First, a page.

Tuesday, 9 November 2010

Brighton Beach

Forgive me, Reader, it's been four weeks since my last immersion.

But yesterday I had by Brighton baptism, all the more welcome for being entirely unexpected. The morning was vile, with strong winds and heavy rains. By early afternoon, though, the wind had dropped and the sun had even made a brief appearance. I jogged down to the beach to go for a run, and was amazed to find reasonable surf - and only one surfer in.

So I jogged back, changed into my wetsuit, and grabbed a board. To my dismay, I discovered that my board of choice for Brighton, a 6'10'', turned out to have a small ding in the tail. Exactly why you always need at least two boards to hand. So instead I grabbed my 6'5'' - not ideal, as the weak waves need a board with more volume. But better than a wooden spoon (which would just sink under the weight).

I jogged back again, avoiding shoppers, prams and school-kids, and dived in.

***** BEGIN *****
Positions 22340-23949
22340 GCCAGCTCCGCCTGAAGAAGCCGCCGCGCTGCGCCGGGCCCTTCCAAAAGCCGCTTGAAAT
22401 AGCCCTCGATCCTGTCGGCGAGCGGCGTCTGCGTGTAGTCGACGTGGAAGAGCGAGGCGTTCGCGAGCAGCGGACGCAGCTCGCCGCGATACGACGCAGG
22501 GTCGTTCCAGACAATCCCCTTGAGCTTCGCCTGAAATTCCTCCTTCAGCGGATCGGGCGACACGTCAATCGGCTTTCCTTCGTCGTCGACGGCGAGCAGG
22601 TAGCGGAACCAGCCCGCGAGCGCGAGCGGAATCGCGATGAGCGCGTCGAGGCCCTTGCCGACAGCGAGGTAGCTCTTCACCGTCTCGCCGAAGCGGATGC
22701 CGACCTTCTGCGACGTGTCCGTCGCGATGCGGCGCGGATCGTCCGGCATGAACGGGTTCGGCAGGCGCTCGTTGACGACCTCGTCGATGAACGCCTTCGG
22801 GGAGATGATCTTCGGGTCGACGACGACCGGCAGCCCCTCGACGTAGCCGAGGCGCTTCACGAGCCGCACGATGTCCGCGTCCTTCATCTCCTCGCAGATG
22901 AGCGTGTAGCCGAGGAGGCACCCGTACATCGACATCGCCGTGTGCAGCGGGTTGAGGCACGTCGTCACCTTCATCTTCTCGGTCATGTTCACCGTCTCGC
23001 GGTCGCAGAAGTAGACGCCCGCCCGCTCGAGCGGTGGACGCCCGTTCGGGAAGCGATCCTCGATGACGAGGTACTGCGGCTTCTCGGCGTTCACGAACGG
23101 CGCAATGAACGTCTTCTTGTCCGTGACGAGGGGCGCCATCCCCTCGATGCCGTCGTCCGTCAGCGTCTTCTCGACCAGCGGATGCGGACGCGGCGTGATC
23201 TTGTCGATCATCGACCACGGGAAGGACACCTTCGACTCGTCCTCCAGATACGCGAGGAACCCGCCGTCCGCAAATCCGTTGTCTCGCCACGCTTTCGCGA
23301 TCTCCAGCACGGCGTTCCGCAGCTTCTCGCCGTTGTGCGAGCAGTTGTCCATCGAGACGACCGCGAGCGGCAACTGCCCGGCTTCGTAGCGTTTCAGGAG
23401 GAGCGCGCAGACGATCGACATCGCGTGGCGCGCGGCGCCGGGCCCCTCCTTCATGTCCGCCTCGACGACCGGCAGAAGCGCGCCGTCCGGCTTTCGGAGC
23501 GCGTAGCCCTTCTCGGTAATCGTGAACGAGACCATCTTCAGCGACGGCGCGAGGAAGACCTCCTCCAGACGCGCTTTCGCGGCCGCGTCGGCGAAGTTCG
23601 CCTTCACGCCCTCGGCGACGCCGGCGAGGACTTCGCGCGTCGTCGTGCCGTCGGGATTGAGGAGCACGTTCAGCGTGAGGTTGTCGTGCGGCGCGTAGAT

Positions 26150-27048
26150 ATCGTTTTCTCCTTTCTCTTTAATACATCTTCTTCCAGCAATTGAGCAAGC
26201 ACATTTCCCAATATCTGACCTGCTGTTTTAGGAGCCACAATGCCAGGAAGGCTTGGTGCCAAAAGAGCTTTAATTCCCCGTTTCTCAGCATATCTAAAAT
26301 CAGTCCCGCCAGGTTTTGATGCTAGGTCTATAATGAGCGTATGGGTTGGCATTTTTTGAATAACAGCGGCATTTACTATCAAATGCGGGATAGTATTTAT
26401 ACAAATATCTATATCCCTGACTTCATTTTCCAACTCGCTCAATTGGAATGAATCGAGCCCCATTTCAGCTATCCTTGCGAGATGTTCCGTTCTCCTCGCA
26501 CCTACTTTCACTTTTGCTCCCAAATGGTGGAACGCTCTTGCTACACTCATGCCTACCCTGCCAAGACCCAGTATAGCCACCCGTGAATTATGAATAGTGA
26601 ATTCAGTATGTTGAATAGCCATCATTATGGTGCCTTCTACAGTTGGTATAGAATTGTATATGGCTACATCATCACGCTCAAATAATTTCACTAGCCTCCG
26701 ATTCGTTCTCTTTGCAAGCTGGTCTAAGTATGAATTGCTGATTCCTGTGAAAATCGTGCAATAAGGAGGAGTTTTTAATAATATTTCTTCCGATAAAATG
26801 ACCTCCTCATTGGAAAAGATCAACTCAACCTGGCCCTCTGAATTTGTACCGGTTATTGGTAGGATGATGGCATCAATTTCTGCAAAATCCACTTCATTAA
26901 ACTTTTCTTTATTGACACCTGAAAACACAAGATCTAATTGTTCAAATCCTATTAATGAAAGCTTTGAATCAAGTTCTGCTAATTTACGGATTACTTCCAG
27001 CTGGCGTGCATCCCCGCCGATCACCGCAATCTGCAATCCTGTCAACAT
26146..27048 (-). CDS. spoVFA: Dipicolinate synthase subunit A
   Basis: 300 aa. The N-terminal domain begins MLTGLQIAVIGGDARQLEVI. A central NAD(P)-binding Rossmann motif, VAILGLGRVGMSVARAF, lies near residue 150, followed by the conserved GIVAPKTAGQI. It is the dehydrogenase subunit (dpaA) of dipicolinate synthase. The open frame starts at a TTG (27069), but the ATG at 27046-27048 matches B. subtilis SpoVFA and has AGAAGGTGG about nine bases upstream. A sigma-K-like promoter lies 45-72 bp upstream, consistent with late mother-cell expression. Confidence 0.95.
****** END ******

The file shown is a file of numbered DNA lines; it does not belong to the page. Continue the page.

It's only been four weeks (and an operation on my hand) since my last session, but it felt like months, and paddling was a real struggle - not helped by a very strong longshore rip. And it was a beautiful evening - still and clear, with the sun picking out the piers and silhouetting the flocks of birds that swirled around them like swarms of bees.

The waves weren't great - they were big, peaking just overhead, but losing all their height and energy almost immediately, so the rides were short and soft. But a ride's a ride! And a few of them were walling up quite nicely, so the basics were there.

For a while there were four of us out, my shortboard, a longboard, a stand-up paddleboard and a kayak. Basically a specimen from every form of surf life (in descending order of evolutionary status and cool).

My views on SUPs and Kayaks are robust and unrepeatable here. In summary, what's the point?! Fortunately, with a wide beach and unpredictable peaks, there was no reason to get too close.

After about an hour, the sun disappeared, the wind picked up and a few more surfers arrived. After coming off a wave quite close to shore, I decided to call it a day - and found myself swept halfway to Hove by the strong current. Just a few metres from the beach, it was like trying to cross a swift flowing river, drifting at about a metre a second.

I picked my painful way over the cold pebbles and dripped my way back through town, tired but exhilarated.

And this morning, my muscles are glowing with the happy ache of post-surf bliss.